An even larger entity, the Lynde and Harry Bradley Family Foundation, has spent close to $500 million since 2001, on everything from conservative think tanks to voting-related groups and even a right wing media watchdog, which has spread the myth of rampant voter fraud to conservative blogs and news outlets.
“A lot of people think that the most destructive elements coming out of Wisconsin might be [Governor] Scott Walker’s agenda, and [Republican vice presidential candidate] Paul Ryan,” One Wisconsin Now’s Scot Ross told MSNBC’s Melissa Harris Perry on Saturday. “But it turns out it’s this little building down in Milwaukee, Wisconsin, that houses the Bradley Foundation.”
The Milwaukee Journal Sentinel detailed the Bradley Foundation’s funding of right wing causes last year, ranging from think tanks like the American Enterprise, Hoover and Manhattan institutes, to what activists have deemed efforts to suppress minority votes, in order to help elect conservative Republicans.
Organizations receiving financing from Bradley include American Majority, a tea party affiliated group started in 2008 to train candidates for state and federal office, and which has received nearly $700,000 from Bradley since 2010, the Wisconsin Institute for Liberty, a conservative legal organization funded with a $500,000 from Bradley, and True the Vote, which has claimed it plans to recruit 1 million “poll watchers” to challenge voters’ eligibility and be on guard for alleged “voter fraud” at polling places nationwide. (True the Vote ultimately had to return the $35,000 it received from the Bradley Foundation because the organization had not received 501C3 status.) American Majority, in turn, was an early funder of a Wisconsin-based nonprofit called “Media Trackers,” started by a former Republican National Committee staffer in 2011, which performs opposition research for the right, attacking so-called “liberal media” outlets and even blogs, and floating stories about alleged voter fraud to right wing media.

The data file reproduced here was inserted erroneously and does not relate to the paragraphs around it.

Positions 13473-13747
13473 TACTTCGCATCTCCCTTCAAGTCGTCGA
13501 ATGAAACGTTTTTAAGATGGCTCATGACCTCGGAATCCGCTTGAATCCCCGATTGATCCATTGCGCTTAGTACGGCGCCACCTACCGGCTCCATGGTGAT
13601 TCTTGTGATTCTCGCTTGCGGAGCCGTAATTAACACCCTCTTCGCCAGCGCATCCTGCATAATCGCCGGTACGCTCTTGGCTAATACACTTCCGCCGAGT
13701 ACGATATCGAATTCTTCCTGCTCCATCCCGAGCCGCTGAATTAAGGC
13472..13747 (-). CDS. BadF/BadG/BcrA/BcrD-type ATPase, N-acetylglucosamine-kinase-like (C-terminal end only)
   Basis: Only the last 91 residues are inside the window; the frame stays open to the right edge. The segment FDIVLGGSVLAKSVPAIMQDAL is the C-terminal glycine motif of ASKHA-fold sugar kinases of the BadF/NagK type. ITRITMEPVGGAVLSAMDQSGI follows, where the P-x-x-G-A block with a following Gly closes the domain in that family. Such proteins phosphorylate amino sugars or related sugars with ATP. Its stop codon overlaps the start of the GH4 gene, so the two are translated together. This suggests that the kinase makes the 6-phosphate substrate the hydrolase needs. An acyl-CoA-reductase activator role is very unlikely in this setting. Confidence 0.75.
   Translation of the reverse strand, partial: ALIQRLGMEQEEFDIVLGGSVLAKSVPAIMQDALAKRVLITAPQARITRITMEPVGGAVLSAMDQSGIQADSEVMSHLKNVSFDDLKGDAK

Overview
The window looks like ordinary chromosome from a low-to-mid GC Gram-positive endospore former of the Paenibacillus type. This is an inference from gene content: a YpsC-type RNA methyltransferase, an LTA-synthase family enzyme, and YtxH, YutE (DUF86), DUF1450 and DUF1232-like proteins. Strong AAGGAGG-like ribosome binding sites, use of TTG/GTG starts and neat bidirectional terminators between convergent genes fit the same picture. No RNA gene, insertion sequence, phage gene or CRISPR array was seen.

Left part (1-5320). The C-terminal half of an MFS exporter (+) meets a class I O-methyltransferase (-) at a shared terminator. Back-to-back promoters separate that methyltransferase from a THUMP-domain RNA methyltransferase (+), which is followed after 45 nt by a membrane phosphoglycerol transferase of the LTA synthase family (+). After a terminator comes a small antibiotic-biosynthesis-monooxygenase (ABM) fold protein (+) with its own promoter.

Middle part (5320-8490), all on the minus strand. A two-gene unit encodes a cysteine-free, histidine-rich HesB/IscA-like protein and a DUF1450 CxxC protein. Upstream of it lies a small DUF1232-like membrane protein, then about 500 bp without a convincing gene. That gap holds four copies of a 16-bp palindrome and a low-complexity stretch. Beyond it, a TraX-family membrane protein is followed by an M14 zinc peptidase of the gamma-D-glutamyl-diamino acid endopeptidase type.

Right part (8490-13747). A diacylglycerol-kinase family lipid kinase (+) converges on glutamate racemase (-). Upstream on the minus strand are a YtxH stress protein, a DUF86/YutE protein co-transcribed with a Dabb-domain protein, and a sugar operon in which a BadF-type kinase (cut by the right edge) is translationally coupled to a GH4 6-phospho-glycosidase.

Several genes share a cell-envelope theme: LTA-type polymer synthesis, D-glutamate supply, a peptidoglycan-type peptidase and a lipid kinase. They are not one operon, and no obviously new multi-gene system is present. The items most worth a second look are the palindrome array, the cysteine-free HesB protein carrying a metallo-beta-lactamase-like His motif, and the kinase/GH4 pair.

In 2010, the Einhorn Family Foundation received $10,000 from the foundation “to support a public education project” under the Bradley Foundation’s “civic growth and prosperity” giving category.
The foundation is led by Steve Einhorn, who along with his wife, gave Gov. Scott Walker $25,000 during the recall campaign.
One Wisconsin Now came across the foundation’s name by comparing a list of the top Milwaukee private foundations with a list of major donors to Walker’s recall campaign. Ironically, the identity of the private purchaser became clearer after a Milwaukee conservative radio host, Charlie Sykes, mentioned that he had been in contact with the billboard advertiser, because of Sykes’ own strong ties to the Bradley Foundation and his past work for the organization.
Independent sources with direct knowledge of the campaign then confirmed to theGrio that the Einhorn Foundation was indeed the buyer.
So far, the Einhorn Family Foundation has declined to comment publicly on the billboards or on their political activities related to the 2012 election. A public relations representative for the foundation denied that the organization had any part in the billboard campaign.